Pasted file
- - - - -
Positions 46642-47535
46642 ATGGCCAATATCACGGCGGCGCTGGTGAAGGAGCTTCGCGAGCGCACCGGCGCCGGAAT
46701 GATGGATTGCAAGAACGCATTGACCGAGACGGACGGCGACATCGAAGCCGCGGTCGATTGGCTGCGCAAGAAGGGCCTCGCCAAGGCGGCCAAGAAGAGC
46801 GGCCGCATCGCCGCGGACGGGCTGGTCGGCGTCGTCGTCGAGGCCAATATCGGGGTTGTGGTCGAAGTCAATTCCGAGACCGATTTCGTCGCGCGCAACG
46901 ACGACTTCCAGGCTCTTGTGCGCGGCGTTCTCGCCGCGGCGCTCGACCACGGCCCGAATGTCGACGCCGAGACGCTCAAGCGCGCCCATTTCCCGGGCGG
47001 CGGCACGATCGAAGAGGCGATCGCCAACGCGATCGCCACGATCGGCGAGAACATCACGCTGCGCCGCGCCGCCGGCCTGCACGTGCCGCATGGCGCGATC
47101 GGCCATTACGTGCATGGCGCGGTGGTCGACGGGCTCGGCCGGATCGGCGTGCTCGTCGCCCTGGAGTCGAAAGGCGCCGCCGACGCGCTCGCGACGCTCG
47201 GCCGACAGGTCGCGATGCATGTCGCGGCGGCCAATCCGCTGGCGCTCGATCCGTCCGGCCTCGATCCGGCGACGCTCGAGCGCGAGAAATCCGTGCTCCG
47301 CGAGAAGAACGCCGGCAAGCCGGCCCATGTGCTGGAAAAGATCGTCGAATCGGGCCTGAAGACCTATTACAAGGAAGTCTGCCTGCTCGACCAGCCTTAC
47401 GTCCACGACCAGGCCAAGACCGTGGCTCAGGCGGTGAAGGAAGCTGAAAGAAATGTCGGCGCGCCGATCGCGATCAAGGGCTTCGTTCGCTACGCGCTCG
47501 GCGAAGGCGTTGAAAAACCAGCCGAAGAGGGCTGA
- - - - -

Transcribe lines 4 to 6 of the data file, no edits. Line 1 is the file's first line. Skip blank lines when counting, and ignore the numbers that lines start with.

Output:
46801 GGCCGCATCGCCGCGGACGGGCTGGTCGGCGTCGTCGTCGAGGCCAATATCGGGGTTGTGGTCGAAGTCAATTCCGAGACCGATTTCGTCGCGCGCAACG
46901 ACGACTTCCAGGCTCTTGTGCGCGGCGTTCTCGCCGCGGCGCTCGACCACGGCCCGAATGTCGACGCCGAGACGCTCAAGCGCGCCCATTTCCCGGGCGG
47001 CGGCACGATCGAAGAGGCGATCGCCAACGCGATCGCCACGATCGGCGAGAACATCACGCTGCGCCGCGCCGCCGGCCTGCACGTGCCGCATGGCGCGATC